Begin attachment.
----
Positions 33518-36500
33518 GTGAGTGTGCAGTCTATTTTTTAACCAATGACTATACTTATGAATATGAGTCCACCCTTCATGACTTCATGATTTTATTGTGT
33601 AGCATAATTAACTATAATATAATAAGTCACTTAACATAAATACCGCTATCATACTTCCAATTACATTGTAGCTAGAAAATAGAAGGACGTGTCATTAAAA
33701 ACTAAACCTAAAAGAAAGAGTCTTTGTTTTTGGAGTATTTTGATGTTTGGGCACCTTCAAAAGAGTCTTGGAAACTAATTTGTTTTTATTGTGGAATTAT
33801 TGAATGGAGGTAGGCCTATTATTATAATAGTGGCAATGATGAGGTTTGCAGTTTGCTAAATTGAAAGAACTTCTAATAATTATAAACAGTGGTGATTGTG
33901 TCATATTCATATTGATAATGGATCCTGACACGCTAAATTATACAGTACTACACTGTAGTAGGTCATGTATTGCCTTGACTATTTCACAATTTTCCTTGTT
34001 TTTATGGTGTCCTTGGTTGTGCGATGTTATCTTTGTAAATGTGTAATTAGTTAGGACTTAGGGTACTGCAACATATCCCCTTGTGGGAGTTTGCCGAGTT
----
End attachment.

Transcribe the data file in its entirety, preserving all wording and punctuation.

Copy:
Positions 33518-36500
33518 GTGAGTGTGCAGTCTATTTTTTAACCAATGACTATACTTATGAATATGAGTCCACCCTTCATGACTTCATGATTTTATTGTGT
33601 AGCATAATTAACTATAATATAATAAGTCACTTAACATAAATACCGCTATCATACTTCCAATTACATTGTAGCTAGAAAATAGAAGGACGTGTCATTAAAA
33701 ACTAAACCTAAAAGAAAGAGTCTTTGTTTTTGGAGTATTTTGATGTTTGGGCACCTTCAAAAGAGTCTTGGAAACTAATTTGTTTTTATTGTGGAATTAT
33801 TGAATGGAGGTAGGCCTATTATTATAATAGTGGCAATGATGAGGTTTGCAGTTTGCTAAATTGAAAGAACTTCTAATAATTATAAACAGTGGTGATTGTG
33901 TCATATTCATATTGATAATGGATCCTGACACGCTAAATTATACAGTACTACACTGTAGTAGGTCATGTATTGCCTTGACTATTTCACAATTTTCCTTGTT
34001 TTTATGGTGTCCTTGGTTGTGCGATGTTATCTTTGTAAATGTGTAATTAGTTAGGACTTAGGGTACTGCAACATATCCCCTTGTGGGAGTTTGCCGAGTT